2.  This afternoon I finished watching the documentary I started last night:  ESPN's 30 for 30's The '85 Bears.  As I watched the film, I realized that I don't know anything about the current NFL season and very little about the start of the college football season. I used to dedicate hours to watching football games and reading scores and summaries of games. Those days are gone. We were over at the Diazes on Sunday and a game between Denver and Indianapolis was on in the TV room and I didn't even think about going in to watch it. It's possible that if I still lived in Eugene that I'd enjoy watching the Patriots with the Troxstar or if I were in North Idaho, I'd have fun watching some football in Byrdman's man cave.  But, all in all, I've lost interest. As I listened to the players and the coaches and watched action clips in The '85 Bears, I was surprised that I didn't feel more nostalgia or much admiration for that team or much excitement for the game of football.  So, I'm not longing for the "good old days" of football.  I guess as I get older, I just enjoy a lot of other things a lot more. Now, that said, if you are reading this and you are a friend who emails or texts me with football (or other sports) news or observations, please don't stop. I always enjoy the conversations.

3.  Without a doubt, I now spend much of the time reading recipes and cooking that I used to spend studying football stories and scores and listening to games.  I had volunteered this morning to prepare dinner and take it to the Diazes.  I decided to fix Szechwan Eggplant Stir Fry. I liked that the sauce had soy sauce, brown sugar, rice vinegar, garlic, and chicken broth, but I was concerned that it might not be enough of a meal on its own, so I did a Pinterest search of tofu side dishes.  I found a Korean recipe: "Pan Fried Tofu in Garlic Soy Sesame Sauce".  It's very simple. I fried the tofu in peanut and sesame oil and whisked together soy sauce, sugar, sesame oil, and minced garlic and poured it and some roasted sesame seeds over the tofu and topped it with chopped green onion.  Then, for another side dish, I sliced up some cucumber and grape and cherry tomatoes from a variety bowl of tomatoes I bought at Costco, put them in a storage dish, and poured rice vinegar over them.  It turned out that the stir fry, the rice I had made the day before, and the two side dishes combined to make a full dinner and we all enjoyed the many flavors and the way the eggplant, tofu, cucumbers, and tomatoes complimented and complemented one another.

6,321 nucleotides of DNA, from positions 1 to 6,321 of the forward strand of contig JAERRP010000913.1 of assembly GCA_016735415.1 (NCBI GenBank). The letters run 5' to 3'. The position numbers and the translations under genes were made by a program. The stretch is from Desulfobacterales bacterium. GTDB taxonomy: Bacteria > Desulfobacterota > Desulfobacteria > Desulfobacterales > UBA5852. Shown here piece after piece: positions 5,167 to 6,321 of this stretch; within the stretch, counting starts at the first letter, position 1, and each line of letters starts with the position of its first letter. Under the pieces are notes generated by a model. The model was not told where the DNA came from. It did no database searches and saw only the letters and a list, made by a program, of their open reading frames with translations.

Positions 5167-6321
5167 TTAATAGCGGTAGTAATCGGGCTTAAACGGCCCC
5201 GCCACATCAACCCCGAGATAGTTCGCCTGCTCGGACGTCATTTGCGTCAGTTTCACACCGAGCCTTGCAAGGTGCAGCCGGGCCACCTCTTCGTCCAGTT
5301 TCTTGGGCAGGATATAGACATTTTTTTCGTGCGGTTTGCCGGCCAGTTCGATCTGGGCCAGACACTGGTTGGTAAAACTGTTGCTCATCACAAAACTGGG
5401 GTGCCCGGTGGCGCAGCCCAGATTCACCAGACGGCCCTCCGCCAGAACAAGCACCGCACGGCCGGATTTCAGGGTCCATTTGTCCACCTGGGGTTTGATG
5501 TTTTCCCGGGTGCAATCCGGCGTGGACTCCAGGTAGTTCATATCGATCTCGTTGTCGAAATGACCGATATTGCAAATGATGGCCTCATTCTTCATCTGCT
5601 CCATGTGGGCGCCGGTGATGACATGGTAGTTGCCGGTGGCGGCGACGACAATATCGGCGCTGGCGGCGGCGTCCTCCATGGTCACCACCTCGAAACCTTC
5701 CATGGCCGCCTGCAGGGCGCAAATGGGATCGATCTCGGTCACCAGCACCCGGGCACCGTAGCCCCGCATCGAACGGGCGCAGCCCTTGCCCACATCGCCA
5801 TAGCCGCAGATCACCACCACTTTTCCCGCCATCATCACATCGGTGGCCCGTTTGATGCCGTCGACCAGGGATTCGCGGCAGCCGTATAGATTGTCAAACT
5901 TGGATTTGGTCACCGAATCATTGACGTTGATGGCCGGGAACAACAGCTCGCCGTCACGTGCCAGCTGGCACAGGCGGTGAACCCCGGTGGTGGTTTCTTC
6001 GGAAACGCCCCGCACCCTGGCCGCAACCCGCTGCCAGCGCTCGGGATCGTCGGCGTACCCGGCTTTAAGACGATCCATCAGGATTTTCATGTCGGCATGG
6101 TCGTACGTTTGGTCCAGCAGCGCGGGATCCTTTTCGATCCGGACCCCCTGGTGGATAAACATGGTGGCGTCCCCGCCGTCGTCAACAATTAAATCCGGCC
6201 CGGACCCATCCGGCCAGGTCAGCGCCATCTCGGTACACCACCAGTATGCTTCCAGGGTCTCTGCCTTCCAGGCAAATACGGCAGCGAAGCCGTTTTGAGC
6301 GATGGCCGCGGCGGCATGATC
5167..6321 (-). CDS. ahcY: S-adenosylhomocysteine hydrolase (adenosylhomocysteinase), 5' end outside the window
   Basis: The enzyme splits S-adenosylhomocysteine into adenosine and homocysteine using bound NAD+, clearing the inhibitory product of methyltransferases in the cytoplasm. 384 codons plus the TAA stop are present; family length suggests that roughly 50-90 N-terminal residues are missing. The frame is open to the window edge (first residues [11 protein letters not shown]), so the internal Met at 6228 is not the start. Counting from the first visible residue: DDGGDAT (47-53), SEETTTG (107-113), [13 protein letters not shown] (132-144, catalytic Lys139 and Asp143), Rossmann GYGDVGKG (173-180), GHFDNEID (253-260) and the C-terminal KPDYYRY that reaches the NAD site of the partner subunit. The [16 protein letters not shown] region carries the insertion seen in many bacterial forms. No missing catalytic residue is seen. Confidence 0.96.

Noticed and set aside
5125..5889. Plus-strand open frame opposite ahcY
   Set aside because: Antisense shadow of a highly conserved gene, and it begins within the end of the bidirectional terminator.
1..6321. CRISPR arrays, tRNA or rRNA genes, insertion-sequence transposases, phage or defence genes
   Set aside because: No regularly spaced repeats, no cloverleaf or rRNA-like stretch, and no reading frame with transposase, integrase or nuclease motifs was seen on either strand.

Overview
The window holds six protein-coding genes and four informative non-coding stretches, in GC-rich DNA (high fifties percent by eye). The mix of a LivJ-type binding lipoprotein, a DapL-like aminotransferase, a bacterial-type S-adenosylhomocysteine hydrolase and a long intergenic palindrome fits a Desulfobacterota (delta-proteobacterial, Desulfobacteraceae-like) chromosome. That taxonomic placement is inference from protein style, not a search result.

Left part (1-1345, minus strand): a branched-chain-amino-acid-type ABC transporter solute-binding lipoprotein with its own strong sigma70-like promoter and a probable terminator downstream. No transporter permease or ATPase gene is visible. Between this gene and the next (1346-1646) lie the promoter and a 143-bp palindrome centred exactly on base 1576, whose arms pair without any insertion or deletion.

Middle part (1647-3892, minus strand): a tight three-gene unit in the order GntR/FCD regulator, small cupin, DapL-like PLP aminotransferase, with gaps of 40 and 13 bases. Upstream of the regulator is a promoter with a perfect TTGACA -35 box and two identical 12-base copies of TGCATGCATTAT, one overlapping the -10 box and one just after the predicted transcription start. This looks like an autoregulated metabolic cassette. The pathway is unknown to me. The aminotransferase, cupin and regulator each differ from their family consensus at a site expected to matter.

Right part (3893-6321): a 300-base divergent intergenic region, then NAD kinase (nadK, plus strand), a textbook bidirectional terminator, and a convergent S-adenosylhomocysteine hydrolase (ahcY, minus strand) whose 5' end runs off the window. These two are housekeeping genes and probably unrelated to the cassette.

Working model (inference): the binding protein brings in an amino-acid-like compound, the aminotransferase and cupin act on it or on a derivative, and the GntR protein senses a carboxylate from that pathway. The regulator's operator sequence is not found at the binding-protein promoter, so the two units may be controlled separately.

Tuesday, September 20, 2016

Three Beautiful Things 09/19/16: Packed Pool, Crash and Burn, Simple Sauce

1.  Exercising seniors packed the pool today for the water aerobics class.  I think our instructor wanted to find out who was really into it and she worked us out a little harder than usual and I enjoyed it.

2.  I spent a few hours this afternoon grocery shopping at MOM's, Costco, and the Co-op. While at Costco, I listened to a podcast episode of Snap Judgment called "Crash and Burn" and now when I shop at Costco, I'll always think of a group of rock climbers discovering a wrecked airplane filled with pot, an artist who went on a one night cocaine and scotch bender, eventually flipping his SUV upside down in Hollywood, CA, and a Lehman Brothers stock trader who flipped out one day on the floor and after a visit to a psychiatric ward, left his lucrative job.